#3 Adopt a self compassionate mindset

Fatigue is particularly problematic in perimenopause, and women often find they have days where, for example, even just messaging a friend can seem like climbing a mountain. In this phase of life, women tend to have multiple competing demands and pressures on their time and emotional resources: children, work, household, ageing parents and so on. When you add in perimenopause, keeping all of the plates spinning becomes incredibly difficult, so it is vital to cut yourself some slack. Try to take on a self-compassionate mindset that recognises how difficult this is. Acknowledge that you are not the only person going through this and that people are finding the same things just as hard as you. Being self compassionate also involves identifying what support you need – can you delegate some tasks? How can other people help you, and how can you communicate those needs?


#4 Develop a toolkit for perimenopause mood swings

Mood swings are commonplace in perimenopause. In the space of one hour, you can cycle from feeling ok, to full-blown anger, to crying uncontrollably, and back again. You can adopt numerous strategies to cope with this, and having a toolkit of a few that you can pick and choose depending on the circumstances can be helpful. For example:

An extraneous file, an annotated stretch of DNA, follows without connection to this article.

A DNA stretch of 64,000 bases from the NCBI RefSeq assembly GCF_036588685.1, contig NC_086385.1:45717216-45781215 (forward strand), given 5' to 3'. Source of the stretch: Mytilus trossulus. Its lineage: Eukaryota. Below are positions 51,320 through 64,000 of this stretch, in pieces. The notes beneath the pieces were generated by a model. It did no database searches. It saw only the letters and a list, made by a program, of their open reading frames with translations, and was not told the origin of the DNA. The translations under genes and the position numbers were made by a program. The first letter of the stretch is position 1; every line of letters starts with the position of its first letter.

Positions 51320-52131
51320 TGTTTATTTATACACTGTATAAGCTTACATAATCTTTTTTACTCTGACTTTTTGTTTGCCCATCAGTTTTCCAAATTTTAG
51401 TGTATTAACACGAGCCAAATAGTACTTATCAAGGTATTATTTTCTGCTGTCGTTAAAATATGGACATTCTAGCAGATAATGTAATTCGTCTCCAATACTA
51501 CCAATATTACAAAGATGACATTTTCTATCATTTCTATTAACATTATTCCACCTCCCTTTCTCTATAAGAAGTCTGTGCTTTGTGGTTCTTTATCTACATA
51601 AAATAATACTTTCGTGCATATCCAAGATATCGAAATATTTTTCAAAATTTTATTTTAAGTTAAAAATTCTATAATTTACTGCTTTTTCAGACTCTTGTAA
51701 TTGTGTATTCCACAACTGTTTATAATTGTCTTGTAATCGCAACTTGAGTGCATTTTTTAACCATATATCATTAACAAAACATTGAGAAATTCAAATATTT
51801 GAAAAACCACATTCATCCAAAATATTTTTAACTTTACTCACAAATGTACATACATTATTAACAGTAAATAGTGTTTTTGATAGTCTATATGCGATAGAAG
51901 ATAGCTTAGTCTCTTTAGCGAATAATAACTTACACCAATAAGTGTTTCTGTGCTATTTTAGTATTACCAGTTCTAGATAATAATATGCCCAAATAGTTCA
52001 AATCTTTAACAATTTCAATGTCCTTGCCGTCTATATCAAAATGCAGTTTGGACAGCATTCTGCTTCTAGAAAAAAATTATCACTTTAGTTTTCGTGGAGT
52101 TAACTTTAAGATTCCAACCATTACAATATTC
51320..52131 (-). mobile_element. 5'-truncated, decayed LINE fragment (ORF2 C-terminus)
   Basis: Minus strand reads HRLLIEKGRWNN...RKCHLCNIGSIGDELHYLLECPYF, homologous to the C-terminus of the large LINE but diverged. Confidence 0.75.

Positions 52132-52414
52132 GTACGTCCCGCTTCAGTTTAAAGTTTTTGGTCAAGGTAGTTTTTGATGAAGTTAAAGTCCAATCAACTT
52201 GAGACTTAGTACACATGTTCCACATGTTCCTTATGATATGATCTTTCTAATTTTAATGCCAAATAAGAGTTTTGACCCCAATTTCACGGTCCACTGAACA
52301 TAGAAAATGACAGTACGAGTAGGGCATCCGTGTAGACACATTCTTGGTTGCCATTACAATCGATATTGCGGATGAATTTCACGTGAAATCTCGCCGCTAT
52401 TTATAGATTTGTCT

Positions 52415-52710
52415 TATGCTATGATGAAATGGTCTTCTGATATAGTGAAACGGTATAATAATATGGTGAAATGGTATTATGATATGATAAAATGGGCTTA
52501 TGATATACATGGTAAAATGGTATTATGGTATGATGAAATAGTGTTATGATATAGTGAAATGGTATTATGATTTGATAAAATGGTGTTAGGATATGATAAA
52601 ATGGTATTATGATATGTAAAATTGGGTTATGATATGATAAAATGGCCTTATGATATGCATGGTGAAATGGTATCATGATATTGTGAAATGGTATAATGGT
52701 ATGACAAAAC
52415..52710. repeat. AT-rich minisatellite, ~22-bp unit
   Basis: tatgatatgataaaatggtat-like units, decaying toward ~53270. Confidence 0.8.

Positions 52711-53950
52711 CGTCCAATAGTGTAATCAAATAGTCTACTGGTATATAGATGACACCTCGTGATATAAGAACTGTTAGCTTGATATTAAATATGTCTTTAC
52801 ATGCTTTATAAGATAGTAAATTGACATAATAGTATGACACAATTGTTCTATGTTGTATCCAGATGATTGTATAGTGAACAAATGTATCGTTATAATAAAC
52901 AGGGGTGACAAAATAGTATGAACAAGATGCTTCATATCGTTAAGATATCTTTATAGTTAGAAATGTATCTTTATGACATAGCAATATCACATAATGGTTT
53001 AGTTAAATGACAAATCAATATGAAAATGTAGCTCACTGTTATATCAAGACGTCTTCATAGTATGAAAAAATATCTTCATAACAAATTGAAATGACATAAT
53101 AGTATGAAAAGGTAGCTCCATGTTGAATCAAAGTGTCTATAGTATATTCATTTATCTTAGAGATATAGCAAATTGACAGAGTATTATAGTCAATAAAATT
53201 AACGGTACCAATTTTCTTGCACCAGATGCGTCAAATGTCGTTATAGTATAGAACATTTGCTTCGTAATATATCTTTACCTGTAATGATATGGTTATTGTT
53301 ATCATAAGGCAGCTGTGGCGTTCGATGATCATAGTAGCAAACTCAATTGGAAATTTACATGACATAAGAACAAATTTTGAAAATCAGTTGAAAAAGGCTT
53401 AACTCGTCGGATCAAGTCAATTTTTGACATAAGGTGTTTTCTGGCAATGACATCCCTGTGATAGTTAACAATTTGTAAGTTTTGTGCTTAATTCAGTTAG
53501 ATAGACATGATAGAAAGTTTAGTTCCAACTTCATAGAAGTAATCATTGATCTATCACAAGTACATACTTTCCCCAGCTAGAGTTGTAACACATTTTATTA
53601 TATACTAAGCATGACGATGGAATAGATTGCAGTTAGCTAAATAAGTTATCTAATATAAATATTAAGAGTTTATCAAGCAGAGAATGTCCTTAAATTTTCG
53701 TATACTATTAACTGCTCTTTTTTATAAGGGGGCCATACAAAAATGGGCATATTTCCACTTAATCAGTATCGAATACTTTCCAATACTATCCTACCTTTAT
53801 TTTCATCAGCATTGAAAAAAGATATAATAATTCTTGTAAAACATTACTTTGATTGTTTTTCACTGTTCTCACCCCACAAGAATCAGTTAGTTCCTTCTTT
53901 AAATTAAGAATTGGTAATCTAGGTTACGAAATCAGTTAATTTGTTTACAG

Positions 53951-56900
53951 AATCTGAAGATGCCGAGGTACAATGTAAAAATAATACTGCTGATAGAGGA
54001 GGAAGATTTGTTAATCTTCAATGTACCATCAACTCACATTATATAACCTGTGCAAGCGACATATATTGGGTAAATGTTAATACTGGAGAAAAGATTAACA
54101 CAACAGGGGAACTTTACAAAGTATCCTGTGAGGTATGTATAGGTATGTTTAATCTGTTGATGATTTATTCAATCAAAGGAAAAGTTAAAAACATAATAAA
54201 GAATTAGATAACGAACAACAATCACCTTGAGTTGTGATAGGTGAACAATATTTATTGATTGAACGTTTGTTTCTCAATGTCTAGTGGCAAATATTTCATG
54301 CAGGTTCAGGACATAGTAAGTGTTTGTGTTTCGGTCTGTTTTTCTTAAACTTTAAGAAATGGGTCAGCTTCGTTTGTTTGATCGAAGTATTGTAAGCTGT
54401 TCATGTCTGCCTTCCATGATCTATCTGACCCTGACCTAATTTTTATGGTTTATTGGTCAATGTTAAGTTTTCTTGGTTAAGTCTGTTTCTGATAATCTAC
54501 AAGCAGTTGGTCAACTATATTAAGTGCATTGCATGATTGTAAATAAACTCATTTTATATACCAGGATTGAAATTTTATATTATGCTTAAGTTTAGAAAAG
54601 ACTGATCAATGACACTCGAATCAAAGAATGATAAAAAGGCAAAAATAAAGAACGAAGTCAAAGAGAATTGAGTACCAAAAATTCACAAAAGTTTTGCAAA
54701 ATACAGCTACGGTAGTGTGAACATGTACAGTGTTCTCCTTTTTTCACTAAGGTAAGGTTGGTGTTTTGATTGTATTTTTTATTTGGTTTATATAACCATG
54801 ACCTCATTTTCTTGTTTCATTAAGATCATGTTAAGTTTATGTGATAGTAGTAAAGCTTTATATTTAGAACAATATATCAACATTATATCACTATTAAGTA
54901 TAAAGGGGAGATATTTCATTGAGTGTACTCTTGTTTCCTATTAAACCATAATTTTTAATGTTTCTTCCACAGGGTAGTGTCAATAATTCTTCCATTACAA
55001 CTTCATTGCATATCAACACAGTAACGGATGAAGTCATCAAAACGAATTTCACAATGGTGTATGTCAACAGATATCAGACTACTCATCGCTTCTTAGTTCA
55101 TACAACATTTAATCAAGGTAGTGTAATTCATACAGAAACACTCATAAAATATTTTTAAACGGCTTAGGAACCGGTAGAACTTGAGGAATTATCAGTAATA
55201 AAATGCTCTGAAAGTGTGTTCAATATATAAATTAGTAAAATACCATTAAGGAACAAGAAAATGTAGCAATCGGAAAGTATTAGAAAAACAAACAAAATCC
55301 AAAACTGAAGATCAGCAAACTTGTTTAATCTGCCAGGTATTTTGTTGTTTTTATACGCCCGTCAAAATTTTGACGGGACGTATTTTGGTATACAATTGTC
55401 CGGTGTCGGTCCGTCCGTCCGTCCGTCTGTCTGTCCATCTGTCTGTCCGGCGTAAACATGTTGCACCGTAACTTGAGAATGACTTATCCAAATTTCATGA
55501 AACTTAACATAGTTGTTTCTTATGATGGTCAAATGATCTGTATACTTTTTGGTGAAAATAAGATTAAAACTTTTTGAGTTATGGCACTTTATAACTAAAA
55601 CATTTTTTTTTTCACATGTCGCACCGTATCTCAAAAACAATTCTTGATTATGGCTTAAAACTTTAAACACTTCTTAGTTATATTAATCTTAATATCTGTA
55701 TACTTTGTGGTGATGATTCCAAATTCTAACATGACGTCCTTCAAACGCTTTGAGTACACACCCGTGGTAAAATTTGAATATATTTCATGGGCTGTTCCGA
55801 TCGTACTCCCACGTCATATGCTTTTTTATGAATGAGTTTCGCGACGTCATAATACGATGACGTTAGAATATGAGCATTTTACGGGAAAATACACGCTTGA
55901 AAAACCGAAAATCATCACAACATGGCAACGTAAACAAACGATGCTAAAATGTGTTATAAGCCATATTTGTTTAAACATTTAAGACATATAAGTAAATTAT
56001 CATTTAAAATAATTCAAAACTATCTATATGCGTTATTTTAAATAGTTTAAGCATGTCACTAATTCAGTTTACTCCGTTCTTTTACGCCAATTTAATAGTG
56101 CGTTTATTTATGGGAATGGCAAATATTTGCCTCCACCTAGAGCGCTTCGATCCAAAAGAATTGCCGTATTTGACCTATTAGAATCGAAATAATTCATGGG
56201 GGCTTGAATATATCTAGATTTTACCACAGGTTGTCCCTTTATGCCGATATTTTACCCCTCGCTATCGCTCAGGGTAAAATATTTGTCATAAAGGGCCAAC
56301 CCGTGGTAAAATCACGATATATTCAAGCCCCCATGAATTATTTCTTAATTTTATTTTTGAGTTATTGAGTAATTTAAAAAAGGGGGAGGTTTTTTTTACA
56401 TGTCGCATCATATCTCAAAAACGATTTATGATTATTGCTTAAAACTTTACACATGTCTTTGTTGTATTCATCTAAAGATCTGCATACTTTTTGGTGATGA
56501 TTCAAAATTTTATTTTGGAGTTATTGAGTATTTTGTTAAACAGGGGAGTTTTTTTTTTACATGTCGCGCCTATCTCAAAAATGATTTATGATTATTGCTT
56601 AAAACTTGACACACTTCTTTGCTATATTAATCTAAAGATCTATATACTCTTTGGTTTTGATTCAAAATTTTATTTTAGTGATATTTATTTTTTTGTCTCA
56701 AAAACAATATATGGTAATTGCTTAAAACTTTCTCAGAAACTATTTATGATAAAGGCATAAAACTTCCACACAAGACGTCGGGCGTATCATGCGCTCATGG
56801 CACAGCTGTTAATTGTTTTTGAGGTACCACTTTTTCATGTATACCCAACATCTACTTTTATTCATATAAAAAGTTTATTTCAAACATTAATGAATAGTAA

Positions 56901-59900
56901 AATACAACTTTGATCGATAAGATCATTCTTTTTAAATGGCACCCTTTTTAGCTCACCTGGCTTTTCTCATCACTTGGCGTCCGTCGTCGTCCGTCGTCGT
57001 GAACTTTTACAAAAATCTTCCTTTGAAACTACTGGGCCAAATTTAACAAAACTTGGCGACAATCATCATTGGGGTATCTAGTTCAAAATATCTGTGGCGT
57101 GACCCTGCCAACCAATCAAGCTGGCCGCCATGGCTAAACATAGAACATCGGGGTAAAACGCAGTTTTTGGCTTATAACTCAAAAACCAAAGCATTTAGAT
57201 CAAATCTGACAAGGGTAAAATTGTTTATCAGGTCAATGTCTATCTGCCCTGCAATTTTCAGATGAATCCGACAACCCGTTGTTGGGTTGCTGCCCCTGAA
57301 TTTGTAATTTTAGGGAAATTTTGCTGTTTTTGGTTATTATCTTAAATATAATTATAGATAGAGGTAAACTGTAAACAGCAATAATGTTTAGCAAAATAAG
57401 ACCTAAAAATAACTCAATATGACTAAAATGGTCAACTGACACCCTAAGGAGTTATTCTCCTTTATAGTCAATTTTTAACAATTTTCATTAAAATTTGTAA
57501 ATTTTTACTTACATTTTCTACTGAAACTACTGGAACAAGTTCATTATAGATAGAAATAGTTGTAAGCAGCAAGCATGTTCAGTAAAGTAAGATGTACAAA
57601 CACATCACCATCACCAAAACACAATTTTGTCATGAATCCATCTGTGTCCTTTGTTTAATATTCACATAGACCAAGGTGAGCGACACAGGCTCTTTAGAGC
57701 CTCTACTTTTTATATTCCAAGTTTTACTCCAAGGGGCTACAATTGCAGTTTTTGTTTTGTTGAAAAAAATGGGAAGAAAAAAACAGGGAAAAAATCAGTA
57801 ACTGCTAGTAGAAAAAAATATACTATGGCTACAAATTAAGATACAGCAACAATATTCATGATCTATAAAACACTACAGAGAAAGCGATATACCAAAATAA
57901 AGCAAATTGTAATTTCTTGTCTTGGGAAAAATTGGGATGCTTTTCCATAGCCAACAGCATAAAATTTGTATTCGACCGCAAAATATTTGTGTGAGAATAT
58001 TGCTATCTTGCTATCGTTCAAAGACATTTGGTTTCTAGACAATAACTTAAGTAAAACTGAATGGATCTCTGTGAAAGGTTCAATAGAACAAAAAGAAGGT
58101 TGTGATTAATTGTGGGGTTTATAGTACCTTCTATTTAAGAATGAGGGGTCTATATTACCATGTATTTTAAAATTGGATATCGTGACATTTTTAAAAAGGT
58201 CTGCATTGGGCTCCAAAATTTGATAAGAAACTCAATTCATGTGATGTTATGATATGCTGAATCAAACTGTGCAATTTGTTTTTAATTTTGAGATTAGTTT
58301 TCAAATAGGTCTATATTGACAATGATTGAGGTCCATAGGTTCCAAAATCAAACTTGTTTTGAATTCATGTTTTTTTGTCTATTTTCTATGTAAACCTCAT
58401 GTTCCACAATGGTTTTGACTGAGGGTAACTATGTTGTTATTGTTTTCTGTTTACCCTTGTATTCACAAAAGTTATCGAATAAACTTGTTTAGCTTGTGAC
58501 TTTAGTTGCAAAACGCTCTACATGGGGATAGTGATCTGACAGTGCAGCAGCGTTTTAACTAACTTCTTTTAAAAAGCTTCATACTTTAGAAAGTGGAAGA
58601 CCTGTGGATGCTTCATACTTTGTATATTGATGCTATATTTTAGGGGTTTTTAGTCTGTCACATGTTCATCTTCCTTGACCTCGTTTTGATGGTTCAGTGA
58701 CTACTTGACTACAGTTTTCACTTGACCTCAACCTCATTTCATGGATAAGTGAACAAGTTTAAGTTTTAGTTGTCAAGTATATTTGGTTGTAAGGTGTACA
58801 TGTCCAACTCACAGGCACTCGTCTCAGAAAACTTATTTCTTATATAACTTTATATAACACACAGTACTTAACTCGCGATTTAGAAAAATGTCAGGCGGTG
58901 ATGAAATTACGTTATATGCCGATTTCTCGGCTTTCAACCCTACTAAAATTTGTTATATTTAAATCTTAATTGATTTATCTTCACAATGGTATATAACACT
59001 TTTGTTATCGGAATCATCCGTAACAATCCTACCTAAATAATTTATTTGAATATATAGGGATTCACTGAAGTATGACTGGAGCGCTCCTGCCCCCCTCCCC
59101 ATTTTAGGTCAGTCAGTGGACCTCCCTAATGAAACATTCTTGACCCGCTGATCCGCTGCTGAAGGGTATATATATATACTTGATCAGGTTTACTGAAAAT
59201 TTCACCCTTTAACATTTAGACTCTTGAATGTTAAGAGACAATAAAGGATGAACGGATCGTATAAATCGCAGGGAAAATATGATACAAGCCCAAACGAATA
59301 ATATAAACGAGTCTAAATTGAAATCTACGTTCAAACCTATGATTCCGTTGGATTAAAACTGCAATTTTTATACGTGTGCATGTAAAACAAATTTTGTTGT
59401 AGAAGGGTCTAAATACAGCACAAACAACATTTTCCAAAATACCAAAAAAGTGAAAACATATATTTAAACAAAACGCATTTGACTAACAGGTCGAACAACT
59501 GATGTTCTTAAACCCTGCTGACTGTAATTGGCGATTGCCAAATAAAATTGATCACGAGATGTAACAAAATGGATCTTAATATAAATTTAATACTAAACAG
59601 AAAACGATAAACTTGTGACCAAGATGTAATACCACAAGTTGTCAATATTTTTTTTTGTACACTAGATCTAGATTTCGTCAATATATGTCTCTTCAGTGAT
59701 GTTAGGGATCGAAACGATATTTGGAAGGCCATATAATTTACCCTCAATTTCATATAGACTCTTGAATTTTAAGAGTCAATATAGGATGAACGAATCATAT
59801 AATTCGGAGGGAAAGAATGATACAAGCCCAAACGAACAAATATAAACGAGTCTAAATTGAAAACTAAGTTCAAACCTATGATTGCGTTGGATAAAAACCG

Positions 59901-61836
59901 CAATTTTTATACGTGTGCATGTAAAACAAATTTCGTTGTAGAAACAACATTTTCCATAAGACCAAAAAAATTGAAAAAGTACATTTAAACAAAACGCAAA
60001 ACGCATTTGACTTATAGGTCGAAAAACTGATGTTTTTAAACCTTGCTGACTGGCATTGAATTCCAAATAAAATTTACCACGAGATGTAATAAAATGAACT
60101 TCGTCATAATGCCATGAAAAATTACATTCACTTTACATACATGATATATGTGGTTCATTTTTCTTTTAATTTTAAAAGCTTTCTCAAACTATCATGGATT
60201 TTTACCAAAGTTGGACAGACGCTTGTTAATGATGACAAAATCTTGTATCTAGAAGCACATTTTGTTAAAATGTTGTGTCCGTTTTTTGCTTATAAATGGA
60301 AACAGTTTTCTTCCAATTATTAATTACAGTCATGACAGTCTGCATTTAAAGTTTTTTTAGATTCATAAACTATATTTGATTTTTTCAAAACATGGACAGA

• Grounding yourself through breathing mindfully or doing a breathing exercise

  • Self soothe using your five senses (link to article)

  • Accepting the emotions as they are and letting them come and go without judgment or struggle

  • Remind yourself that the difficult emotions are not permanent and will pass

  • Using calming statements that you say to yourself in a soothing tone of voice

  • Getting outside in the fresh air/nature

  • Incorporating mindfulness into your day

  • Defusing or stepping back from negative or anxious thoughts


Takeaways

  1. Perimenopause comes with a host of different physical and psychological symptoms that can be very difficult to cope with.

  2. There are things you can do to help cope with these symptoms, but a good starting point is to learn about perimenopause and what you can expect.

  3. Increase your skills in self compassion to counteract shame and self criticism that can be part of the perimenopause experience.

  4. Through trial and error, you can develop your bespoke toolkit to manage perimenopause mood swings.


 

If mood swings in perimenopause are impacting on your life and your relationships, try our FREE 16 page guide, which contains lots of tips to help you manage your emotions in perimenopause.


Click on the image below:



 

If you find self-compassion difficult, our FREE Self-Compassion Break worksheet can help. The Self-compassion Break is a tried and tested strategy to help you be self-compassionate in emotionally difficult moments.

Self-Compassion Break FREE worksheet download now


 

References

Behrman, S., & Crockett, C. (2023). Severe mental illness and the perimenopause. BJPsych Bulletin, 1-7. doi:10.1192/bjb.2023.89.


Kulkarni J. (2018). Perimenopausal depression - an under-recognised entity. Aust Prescr. Dec;41(6):183-185. doi: 10.18773/austprescr.2018.060.



Newson, L & Lewis, R. (2021) Delayed diagnosis and treatment of menopause is wasting NHS appointments and resources [Paper Presentation], Royal College of GP Annual Conference, London, UK.


Newson Health Research and Education (2022). Impact of Perimenopause and Menopause on Work. https://www.nhmenopausesociety.org/research/impact-of-perimenopause-and-menopause-on-work/


The Fawcett Society (2022). Menopause and the workplace. https://www.fawcettsociety.org.uk/menopauseandtheworkplace